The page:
Car storage


#1

I recently purchased a distant vacation house and would like information on the best way to store a car in the garage that may not be used for months at a time.



How often does the oil need changing?

Nitrogen in the tires to keep them inflated?

gas tank full to avoid condensation or 1/2 full so it can be mixed with new fuel?

Trickle charger?

Any other thoughts.



This will be in the Northwest where the winters are fairly mild and the summers are dry and hot.


#2

“How often does the oil need changing?” If under warranty follow the owner’s manual, with one of the changes right before storage. If not under warranty, do the same, but don’t count the unused time against any time interval.

“Nitrogen in the tires to keep them inflated?” No, there is no benefit to nitrogen, you’ll lose a little inflation regardless, just check them when you take the car out of storage.

“Gas tank full to avoid condensation or 1/2 full so it can be mixed with new fuel?” Add a full dose of Stabil to a low tank, fill it up, and drive it around for a few miles to distribute it throughout the system.

“Trickle charger?” May not be necessary, but if convenient I’d get a ‘battery tender’, which is a ‘smart’ trickle charger that won’t over-charge the battery.


#3

No change in the oil change intervals. Check the owner’s manual and it will tell you X miles or X months, which ever comes first.

The air you breath is 78% nitrogen. If someone will fill the tyres with 100% nitrogen for free, fine, but don’t expect it to make any real difference and don’t pay for it.

Full tank has a slight edge IMO, but you will likely get other opinions. That said, you do need to use a fuel stabilizer fluid before you put it in storage. That will usually keep the fuel good for about a year if you follow the instructions. Don’t make the error of thinking that if one unit of the stuff is good three would be better.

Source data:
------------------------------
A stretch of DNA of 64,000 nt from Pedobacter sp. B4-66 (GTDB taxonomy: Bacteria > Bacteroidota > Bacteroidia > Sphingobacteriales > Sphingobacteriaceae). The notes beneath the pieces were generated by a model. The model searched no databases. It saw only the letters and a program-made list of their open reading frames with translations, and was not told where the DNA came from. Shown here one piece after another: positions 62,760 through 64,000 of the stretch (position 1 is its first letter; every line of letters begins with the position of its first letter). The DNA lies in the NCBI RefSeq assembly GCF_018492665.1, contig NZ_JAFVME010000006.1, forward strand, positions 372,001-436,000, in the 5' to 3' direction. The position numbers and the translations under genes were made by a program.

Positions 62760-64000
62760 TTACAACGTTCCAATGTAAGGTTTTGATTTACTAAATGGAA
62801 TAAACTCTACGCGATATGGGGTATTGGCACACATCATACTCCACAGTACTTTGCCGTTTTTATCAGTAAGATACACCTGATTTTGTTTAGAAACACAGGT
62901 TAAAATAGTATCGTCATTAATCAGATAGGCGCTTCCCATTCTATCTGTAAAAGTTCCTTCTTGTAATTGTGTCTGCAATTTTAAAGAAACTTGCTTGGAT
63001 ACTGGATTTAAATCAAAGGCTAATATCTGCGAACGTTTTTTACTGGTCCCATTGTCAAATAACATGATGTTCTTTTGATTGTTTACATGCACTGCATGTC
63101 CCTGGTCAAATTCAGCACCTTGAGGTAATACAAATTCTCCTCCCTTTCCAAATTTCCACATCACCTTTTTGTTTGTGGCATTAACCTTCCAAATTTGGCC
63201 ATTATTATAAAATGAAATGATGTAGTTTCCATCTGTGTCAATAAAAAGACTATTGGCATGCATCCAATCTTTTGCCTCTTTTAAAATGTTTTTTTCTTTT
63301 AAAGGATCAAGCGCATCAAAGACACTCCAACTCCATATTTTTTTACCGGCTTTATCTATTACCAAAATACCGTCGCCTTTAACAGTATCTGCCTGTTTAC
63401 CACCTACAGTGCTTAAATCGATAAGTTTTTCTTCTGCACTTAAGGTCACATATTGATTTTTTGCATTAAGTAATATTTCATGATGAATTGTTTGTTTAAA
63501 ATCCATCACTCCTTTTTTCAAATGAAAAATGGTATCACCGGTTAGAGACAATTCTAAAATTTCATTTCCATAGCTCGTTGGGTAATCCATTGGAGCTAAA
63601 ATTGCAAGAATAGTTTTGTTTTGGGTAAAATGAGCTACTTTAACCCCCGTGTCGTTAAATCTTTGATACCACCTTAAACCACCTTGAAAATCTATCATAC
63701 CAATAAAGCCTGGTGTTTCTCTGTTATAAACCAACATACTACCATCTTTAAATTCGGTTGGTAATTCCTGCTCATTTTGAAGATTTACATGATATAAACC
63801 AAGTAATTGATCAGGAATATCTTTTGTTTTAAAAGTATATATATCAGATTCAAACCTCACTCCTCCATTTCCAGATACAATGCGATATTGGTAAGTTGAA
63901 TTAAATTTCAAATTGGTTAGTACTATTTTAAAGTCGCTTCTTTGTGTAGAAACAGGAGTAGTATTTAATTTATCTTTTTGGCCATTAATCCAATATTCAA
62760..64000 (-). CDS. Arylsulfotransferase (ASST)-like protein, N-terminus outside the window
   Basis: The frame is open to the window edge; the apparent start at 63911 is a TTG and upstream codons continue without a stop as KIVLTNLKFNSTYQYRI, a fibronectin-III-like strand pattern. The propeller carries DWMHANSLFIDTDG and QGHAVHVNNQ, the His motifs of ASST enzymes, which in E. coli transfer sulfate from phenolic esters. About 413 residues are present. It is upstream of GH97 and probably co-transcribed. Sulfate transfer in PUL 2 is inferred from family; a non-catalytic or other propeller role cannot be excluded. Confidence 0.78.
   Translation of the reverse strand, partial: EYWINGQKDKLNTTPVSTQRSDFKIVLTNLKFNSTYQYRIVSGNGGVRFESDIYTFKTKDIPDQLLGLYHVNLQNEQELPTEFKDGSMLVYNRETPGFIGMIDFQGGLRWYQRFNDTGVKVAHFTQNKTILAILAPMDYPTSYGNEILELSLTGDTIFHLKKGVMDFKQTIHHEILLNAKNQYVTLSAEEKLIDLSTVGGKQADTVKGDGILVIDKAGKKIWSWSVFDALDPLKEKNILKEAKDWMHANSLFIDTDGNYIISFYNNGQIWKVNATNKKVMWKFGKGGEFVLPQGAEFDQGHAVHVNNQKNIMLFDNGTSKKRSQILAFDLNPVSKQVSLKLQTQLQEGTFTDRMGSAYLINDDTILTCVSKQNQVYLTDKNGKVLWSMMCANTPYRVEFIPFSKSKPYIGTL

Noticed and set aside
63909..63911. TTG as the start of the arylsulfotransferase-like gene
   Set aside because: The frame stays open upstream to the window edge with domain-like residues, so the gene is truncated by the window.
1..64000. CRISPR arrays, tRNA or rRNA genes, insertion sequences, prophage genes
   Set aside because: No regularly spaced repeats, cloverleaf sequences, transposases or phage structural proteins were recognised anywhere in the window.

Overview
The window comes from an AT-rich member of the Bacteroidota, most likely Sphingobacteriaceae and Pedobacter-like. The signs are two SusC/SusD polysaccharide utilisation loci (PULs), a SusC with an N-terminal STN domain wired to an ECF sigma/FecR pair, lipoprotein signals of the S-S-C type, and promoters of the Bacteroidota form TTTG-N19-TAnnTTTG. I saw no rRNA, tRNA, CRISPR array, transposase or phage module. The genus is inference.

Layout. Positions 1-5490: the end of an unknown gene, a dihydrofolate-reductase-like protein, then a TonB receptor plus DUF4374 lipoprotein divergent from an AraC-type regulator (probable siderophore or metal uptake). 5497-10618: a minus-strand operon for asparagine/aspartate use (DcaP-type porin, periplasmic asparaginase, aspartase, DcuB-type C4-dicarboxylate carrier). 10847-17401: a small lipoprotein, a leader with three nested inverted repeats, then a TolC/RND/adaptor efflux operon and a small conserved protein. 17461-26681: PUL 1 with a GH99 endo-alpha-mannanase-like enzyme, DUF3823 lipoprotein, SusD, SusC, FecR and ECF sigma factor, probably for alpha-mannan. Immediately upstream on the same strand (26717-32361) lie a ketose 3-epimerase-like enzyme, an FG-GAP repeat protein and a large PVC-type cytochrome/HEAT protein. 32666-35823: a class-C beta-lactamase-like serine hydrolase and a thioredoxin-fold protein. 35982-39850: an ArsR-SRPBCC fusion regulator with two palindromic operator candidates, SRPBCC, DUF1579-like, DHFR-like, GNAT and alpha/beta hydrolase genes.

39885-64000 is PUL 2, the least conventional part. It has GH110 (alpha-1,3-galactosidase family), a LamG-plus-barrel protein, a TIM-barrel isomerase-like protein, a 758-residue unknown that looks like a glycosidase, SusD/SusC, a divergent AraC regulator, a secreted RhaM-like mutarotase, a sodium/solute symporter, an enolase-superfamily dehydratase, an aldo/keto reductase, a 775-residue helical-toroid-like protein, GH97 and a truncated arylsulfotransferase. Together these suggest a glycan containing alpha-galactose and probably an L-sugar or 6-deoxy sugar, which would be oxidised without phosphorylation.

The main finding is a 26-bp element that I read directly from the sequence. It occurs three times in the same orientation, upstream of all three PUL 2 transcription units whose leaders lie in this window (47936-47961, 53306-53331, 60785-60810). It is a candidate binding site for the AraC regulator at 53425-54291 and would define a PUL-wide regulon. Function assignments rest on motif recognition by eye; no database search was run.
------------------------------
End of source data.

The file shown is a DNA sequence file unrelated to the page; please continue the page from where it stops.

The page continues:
Trickle charger (Battery tender) is a good idea, but I suggest that you remove the battery from your stored car and take it home with you. Store it someplace with stable temperature and use a battery tender on it. That will make your car at your vacation home a lot harder to steal. Not may car thieves carry extra batteries to fit all cars.

Call your insurance agent. You still need insurance coverage to take care of floods or fires etc. But you don’t need collusion insurance as you will not be driving it.


#4

If you use this site’s search feature, you will find this topic has been discussed many times before. Here are some examples:

http://community.cartalk.com/posts/list/2148334.page

http://community.cartalk.com/posts/list/2148122.page

http://community.cartalk.com/posts/list/2148030.page

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http://community.cartalk.com/posts/list/2138537.page

http://community.cartalk.com/posts/list/2135140.page

http://community.cartalk.com/posts/list/2135005.page

http://community.cartalk.com/posts/list/2134655.page


#5

Stabil, or similar fuel stabilizer in the gas prior to storage is probably most important thing you can do. A “battery tender” charger is good to hook up so you don’t have to disconnect the battery. Have an AC or DC powered air pump handy in case a tire has a slow leak and is flat when you come out of storage. Not a bad idea to have a battery jumper pack handy as well.

It is best to store the car clean, so wash it prior to storage. An old sheet can be a dust cover if the car is inside a garage. Covering outdoors has pluses and minuses so that is your call. If you cover it outside buy a car cover, plastic tarps cause damage to paint and scratch the finish as they flap in the wind.

If you have mice and squirrels take measures to protect the car from the pests. They can nest in the car and do a lot of damage including eating seat cushions and wiring.